This and That - March 20, 2023
Reminder that tonight is the district's one and only "public" meeting on the budget.
Date: Monday, March 20, 2023
Time: 6 p.m.
Location: Join the Zoom Webinar
Or by phone: 253-205-0468
Webinar ID: 844 5720 4378
This meeting will also be streamed live on the SPSTV YouTube channel.
It is a virtual meeting ONLY; the district doesn't want to have to face down those pesky parents in person. Wonder how many directors on the Board will show up.
Via SPS Twitter:
The family of late educator, World Champion Drag Racer, and National Hot Rod Association Hall of Famer Al Young presented @SPSSkillsCenter with a $12,000 donation on March 10.
Young was a longtime SPS educator who was instrumental in bringing the automotive program and other CTE courses to the district. The Skills Center is honored to receive this donation, which will go towards improving equipment and supplies for students to learn and grow.
Item of interest; both Roosevelt High's jazz band as well as Garfield High's jazz band have been invited to compete in the Essentially Ellington High School Jazz Band Festival in May. Congrats to both bands!
Via the New Yorker, a pretty hilarious story about how the tv show, Abbott Elementary, has riled up the pro-charter groups. I've tracked this on Twitter and man, those charter people can get their backs up. It is just a tv show and tv shows' characters can and do have points of view.
Abbott Elementary is a sweet comedy about a struggling public elementary school in Philadelphia. It was created by actor Quinta Brunson and she stars in it. It has already won an Emmy. The charter folk came after her personally, saying she attended charter schools her entire K-12 life. She wryly put those people in their place by noting that when she was in elementary and middle school, it was in public schools. As well, her high school was charter but got closed down after she graduated. It's so bad that the original writer of that tweet has still not retracted it.
From the article (bold mine):
The local and national growth of charter schools has been propped up by lavish support from a center-to-right spectrum of billionaires with various, sometimes overlapping desires, which include lower taxes, fewer and weakened teachers’ unions, state funding for religious schools, and a more entrepreneurial approach to public education. Prominent advocates include Bill Gates, Michael Bloomberg, the Walton family, Betsy DeVos, the late Eli Broad, and Jeff Yass, reportedly the richest man in Pennsylvania.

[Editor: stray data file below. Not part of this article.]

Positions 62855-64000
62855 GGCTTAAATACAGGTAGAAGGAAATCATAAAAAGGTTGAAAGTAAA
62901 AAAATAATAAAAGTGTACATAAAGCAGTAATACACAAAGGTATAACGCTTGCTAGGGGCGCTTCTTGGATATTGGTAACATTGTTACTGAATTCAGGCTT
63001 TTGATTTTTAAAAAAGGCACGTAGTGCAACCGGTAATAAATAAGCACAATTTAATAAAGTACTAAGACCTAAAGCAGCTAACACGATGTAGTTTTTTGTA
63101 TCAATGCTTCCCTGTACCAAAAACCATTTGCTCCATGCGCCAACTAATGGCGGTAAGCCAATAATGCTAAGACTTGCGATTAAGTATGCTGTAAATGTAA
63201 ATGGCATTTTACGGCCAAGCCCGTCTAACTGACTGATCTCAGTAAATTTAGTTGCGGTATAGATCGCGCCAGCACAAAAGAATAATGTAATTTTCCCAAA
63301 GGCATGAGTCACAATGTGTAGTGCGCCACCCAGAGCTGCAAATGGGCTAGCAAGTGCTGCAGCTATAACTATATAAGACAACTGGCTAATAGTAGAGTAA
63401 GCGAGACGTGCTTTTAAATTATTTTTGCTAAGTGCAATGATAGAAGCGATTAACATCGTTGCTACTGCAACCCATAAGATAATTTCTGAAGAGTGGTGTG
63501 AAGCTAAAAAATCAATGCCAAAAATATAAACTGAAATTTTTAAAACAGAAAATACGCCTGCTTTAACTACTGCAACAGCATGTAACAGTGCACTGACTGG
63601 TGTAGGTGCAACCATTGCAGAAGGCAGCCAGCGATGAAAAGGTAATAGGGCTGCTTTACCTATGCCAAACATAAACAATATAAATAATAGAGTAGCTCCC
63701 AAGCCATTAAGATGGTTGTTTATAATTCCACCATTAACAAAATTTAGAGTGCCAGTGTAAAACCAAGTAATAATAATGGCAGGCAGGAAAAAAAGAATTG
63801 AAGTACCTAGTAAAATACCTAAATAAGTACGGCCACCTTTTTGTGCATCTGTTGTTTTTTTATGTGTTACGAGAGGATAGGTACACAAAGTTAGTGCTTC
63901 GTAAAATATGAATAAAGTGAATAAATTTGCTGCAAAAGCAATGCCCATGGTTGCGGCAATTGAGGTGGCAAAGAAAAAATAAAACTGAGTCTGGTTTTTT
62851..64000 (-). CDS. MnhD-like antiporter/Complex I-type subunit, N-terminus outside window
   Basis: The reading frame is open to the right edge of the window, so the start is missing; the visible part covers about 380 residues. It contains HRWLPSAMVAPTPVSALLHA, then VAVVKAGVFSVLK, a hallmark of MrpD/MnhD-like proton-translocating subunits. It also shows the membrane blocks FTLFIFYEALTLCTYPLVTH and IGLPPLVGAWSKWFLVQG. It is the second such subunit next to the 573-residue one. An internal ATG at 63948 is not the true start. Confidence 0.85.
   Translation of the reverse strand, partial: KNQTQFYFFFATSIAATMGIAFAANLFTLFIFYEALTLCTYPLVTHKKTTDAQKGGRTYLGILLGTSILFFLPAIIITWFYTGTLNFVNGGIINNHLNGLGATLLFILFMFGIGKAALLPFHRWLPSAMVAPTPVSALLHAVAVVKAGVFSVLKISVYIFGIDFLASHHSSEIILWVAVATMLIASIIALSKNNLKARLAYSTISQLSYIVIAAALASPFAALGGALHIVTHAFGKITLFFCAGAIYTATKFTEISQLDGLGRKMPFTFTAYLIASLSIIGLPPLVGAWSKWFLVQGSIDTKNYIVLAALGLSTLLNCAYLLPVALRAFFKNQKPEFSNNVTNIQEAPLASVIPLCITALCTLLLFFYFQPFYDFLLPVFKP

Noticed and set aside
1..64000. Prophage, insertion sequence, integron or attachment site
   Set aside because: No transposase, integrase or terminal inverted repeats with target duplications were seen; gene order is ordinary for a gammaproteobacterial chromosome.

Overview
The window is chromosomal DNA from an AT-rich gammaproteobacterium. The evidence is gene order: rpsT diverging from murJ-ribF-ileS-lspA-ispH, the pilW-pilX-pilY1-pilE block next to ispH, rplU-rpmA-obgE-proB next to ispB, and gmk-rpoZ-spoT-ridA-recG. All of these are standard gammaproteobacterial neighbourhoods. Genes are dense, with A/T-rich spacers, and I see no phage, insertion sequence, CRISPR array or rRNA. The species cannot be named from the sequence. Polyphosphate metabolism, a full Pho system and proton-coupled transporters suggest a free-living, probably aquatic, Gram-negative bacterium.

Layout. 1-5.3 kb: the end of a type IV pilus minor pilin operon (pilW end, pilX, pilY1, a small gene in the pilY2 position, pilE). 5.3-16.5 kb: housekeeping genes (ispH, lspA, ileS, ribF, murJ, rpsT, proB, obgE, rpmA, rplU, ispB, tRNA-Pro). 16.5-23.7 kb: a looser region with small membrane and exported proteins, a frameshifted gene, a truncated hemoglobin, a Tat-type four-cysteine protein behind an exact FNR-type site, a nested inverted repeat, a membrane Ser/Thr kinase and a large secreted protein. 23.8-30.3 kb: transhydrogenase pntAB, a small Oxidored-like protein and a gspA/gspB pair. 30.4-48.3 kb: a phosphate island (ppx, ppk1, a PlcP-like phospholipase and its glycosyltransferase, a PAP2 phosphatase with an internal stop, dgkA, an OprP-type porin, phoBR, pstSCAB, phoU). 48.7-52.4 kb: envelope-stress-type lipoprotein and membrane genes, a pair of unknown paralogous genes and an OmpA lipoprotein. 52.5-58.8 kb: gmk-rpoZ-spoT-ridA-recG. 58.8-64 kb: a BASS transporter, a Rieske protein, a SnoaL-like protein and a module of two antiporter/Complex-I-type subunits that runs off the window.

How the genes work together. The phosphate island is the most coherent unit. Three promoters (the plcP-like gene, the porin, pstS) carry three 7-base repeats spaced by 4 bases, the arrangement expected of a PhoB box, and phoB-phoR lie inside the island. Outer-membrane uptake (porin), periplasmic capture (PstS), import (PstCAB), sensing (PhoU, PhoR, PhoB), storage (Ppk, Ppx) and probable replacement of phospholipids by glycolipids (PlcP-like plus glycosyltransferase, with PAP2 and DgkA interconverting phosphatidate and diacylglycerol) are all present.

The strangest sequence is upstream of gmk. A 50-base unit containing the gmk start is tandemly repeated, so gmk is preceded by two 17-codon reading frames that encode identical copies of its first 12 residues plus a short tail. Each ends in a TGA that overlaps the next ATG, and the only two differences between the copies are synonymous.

When the “weird cash” episode of “Abbott Elementary” aired, viewers immediately speculated that Barbara was referring to Yass. Jeanne Allen, the director of Yass’s education foundation, was unamused, telling the Philadelphia Inquirer that the line was a “gratuitous slap against people with wealth” and tweeting, “This has TEACHERS UNION written all over it.”
Well, boo hoo to that.
But the show also dismantles the benevolent narrative of “escape” promulgated by the Yasses and other charter-school advocates—the notion that a public-school system cannot be rallied around and improved, only bled out and abandoned.
“Abbott” grabs this
idea around the neck in a conversation between Jacob (Chris Perfetti),
who teaches history at Abbott, and Summer (Carolyn Gilroy), an Addington
teacher who tries and fails to recruit Jacob to her school, where he’d
be, she says, “with the brightest kids from the neighborhood,” “the
cream of the crop from all over the city.” “We’re all about focussing on
the kids who have the best chance of making it out,” Summer says. (“Out
of what?” Jacob asks. He receives no answer.)
That show does NOT make school look cute and fun; it points out how hard it is to be an inner-city school.
And fyi, there is NO one in any teachers union that the dough of Gates or DeVos the Waltons. Nice try, no sale.
The problem that exists isn't as glib and easy though. The continued stalemate between the right underfunding, and the left clowning that no one is gifted and therefore the underfunding must be equitized at the expense of AL/HC, etc... mean engaged folks with smart kids are boxed out of the system. Those with resources go private, and those without demand charters.
Until the stalemate is broken, all you have is the downward spiral all the big city systems are experiencing.